The Chinese began the war with the larger population, the larger army, the larger navy, and the larger economy. However, the conflict ignited a powder-keg of revolution, and the troops intended to subjugate Japan were instead turned upon their countrymen. After decades of internal conflict and a final, ineffectual, offensive against the Japanese, the Politburo have relinquished control of the interior and much of the South. The PRC is now little more than a rump state stubbornly clinging to the legitimacy provided by fighting the Japanese.

    The Japanese have not faced civil unrest, but the decades long war has brought domestic struggle nonetheless. Their already low birthrate has plummeted as the war economy languishes in an extended depression. Advanced robotic technology has helped compensate for low population, but the limitations are keenly felt. Nevertheless, Japan has recently solidified both naval and air superiority, opening the possibility of a final victory. However, they lack sufficient land forces to overcome the remnants of the Chinese military.

    With your intervention, the wearied stalemate will be broken. The Japanese have provided you with an overview of their military situation and estimates of the Chinese forces. Fortunately, the Chinese do not pose a nuclear threat. Most of their arsenal, including the entire land based portion, was expended against the Ethereals. The remainder, consisting primarily of a handful of surviving nuclear submarines, was destroyed by the Japanese navy early in the war. Most of the more modern elements of the Chinese military have been similarly depleted; the greatest remaining threat are their millions of infantry and tens of thousands of IFVs. Fortunately, most of these assets are of very low quality. The IFVs in particular are no Bradleys; they consist primarily of civilian trucks with machine guns welded on.

    The US military has made a substantial quantity of naval and aerial assets available for deployment. The Navy is able to provide both carrier groups, a number of cruisers and destroyers pulled from patrol, escort, and anti-piracy operations, and a dozen nuclear attack subs. The Air Force requests to keep 25% of the F-1s in reserve for domestic defense, but the rest of the air fleet is available for deployment. Unfortunately, neither the Army nor the Marines have sufficient personnel to attempt an invasion of China. Some consideration was given to a token deployment, but Japan lacks a traditional military to embed the troops within.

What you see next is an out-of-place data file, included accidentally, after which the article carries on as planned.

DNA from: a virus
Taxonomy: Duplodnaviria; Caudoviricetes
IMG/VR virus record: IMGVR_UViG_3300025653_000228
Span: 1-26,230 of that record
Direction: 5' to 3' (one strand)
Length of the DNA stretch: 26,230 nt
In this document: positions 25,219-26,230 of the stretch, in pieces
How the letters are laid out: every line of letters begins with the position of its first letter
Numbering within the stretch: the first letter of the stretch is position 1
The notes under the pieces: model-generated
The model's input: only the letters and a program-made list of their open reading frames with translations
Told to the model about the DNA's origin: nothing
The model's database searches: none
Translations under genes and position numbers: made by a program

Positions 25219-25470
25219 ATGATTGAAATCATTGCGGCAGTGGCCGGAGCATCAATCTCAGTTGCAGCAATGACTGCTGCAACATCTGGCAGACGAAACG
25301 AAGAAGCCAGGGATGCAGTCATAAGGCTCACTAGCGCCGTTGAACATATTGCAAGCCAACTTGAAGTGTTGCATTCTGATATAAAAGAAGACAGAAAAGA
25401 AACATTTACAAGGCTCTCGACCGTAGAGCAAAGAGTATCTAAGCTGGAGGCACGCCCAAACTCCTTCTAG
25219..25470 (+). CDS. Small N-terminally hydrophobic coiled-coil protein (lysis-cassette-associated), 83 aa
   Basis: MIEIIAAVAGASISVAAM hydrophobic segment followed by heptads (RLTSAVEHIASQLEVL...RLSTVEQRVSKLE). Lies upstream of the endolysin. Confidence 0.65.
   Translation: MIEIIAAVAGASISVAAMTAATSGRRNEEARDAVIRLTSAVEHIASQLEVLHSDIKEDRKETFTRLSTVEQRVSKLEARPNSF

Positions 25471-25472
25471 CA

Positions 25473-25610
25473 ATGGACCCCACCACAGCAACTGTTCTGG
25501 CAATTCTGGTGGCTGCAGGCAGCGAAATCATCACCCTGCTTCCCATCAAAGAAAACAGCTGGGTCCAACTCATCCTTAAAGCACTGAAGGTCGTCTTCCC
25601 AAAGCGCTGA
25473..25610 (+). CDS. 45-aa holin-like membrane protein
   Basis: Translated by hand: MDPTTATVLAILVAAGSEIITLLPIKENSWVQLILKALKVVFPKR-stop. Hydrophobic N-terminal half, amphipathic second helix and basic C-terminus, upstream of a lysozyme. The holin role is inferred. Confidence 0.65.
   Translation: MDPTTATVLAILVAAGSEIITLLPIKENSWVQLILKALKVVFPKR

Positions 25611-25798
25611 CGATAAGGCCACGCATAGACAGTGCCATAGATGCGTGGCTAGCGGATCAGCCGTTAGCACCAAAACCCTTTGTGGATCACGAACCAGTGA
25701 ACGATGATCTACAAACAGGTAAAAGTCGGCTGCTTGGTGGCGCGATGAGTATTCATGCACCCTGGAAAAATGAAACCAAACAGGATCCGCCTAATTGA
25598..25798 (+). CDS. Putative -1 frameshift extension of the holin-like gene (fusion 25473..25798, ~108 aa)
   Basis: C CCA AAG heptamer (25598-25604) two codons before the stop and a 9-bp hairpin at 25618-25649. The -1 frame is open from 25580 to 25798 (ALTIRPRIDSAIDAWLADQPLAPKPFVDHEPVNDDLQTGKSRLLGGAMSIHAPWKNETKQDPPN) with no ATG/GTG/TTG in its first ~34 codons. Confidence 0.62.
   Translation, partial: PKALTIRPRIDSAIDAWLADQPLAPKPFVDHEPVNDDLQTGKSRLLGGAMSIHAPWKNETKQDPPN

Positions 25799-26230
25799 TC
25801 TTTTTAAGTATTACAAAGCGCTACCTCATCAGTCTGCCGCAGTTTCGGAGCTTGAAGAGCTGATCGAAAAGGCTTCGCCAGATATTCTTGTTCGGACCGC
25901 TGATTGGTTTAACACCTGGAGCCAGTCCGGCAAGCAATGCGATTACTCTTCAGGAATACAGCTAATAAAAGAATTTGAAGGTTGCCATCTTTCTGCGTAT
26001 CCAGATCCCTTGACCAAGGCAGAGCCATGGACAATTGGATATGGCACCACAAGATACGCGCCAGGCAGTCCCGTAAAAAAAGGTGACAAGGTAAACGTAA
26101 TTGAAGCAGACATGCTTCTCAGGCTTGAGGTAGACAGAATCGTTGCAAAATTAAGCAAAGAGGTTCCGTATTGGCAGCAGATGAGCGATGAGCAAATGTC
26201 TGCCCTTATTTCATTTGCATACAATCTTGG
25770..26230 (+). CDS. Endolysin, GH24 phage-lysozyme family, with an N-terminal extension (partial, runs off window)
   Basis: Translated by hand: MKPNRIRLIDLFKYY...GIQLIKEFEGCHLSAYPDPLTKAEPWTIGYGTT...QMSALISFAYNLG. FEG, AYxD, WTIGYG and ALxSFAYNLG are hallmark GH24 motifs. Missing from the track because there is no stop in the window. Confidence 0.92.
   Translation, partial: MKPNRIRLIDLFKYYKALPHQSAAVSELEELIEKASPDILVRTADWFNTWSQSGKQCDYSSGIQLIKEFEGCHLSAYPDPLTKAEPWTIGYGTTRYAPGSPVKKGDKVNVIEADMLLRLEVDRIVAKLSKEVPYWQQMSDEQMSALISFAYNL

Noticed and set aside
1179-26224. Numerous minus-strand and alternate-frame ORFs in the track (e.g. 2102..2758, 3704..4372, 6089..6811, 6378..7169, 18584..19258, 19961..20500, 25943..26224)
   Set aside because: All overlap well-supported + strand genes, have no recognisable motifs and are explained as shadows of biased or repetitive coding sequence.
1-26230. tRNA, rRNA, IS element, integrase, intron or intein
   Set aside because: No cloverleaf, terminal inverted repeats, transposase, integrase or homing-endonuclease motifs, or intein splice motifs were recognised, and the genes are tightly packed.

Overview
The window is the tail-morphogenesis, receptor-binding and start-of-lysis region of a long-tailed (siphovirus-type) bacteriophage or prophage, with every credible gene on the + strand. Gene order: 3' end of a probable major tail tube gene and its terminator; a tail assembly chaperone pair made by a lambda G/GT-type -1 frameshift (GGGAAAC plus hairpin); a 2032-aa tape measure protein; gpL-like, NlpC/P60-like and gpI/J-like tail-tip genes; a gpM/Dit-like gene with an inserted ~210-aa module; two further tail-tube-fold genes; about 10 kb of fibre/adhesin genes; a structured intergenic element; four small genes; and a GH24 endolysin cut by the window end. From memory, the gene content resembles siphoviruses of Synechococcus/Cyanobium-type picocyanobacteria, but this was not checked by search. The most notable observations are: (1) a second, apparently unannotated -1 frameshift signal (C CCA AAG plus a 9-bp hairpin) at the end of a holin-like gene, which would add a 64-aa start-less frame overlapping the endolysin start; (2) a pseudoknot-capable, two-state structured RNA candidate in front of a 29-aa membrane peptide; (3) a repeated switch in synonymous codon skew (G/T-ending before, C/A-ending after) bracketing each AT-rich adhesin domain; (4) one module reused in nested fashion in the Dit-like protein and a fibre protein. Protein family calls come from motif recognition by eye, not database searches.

[​IMG]
    Navy:
    1 Heavy Cruiser (CA, Angelus Mortis)
    20 Frigates (FF, Trained)
    50 Corvettes (C, Trained)
    ? Nuclear Attack Submarine (SS, ?)
    Army:
    1,000,000 Infantry (Veteran)
    5,500,000 Conscripts (Militia)
    100 Main Battle Tanks (Elite)
    100,000 Infantry Fighting Vehicles (Militia)
    2,000 Mobile Howitzers (Veteran)
    Air Force:
    120 Fighters
    12 Heavy Bombers
    Navy:
    3 Escort Carriers (CVE, Elite)
    4 Battlecruisers (CC, Elite)
    13 Light Cruisers (CL, Elite)
    97 Destroyers (DD, Elite)
    Army:
    500,000 Light Infantry Vehicles (LIV, Veteran)
    15,000 Ground Attack Helicopters (Veteran)
    100 Intermediate Range Ballistic Missiles (Nuclear)
    Air Force:
    1127 Fighters (Veteran)
    134 Light Bombers (Veteran)
    27 Torpedo Bombers (Veteran)
    Navy:
    2 Supercarriers (CV, Elite)
    6 Heavy Cruisers (CA, Elite)
    30 Light Cruisers (CL, Elite)
    100 Destroyers (DD, Elite)
    12 Nuclear Attack Submarines (SS, Elite)
    Air Force:
    3000 F-1 'Templar' Multi-Role Fighters
    300 A-2 'Eagle' Ground Attack Fighters
    400 B-0 'Raider' Light Bomber
    150 B-1 'Bastion' Heavy Bomber

    How large is the initial deployment?
    [X] Everything We Can Spare
    Navy:
    2 Supercarriers (CV, Elite)
    6 Heavy Cruisers (CA, Elite)
    30 Light Cruisers (CL, Elite)
    100 Destroyers (DD, Elite)
    12 Nuclear Attack Submarines (SS, Elite)
    Air Force:
    3000 F-1 'Templar' Multi-Role Fighters
    300 A-2 'Eagle' Ground Attack Fighters
    400 B-0 'Raider' Light Bomber
    150 B-1 'Bastion' Heavy Bomber

    [X] Large
    Navy:
    2 Supercarriers (CV, Elite)
    3 Heavy Cruisers (CA, Elite)
    20 Light Cruisers (CL, Elite)
    80 Destroyers (DD, Elite)
    10 Nuclear Attack Submarines (SS, Elite)
    Air Force:
    2000 F-1 'Templar' Multi-Role Fighters
    200 A-2 'Eagle' Ground Attack Fighters
    200 B-0 'Raider' Light Bomber
    100 B-1 'Bastion' Heavy Bomber

    [X] Small
    Navy:
    1 Supercarrier (CV, Elite)
    2 Heavy Cruisers (CA, Elite)
    10 Light Cruisers (CL, Elite)
    60 Destroyers (DD, Elite)
    6 Nuclear Attack Submarines (SS, Elite)
    Air Force:
    1000 F-1 'Templar' Multi-Role Fighters
    100 A-2 'Eagle' Ground Attack Fighters
    100 B-0 'Raider' Light Bomber
    50 B-1 'Bastion' Heavy Bomber

    [X] Write-In:

    How is the army transported?
    [X] By Sea
    The easiest way to transport an army across the Pacific is, unsurprisingly, naval transport. The latest model of nuclear fueled transports have extraordinary cargo capacities and almost unlimited range, allowing two-way trips without refueling. While the missing Chinese subs pose a potential threat, the Pacific Fleet will be available to provide security. However, the relatively slow nature of naval transport will afford the enemy more time to prepare themselves for out arrival.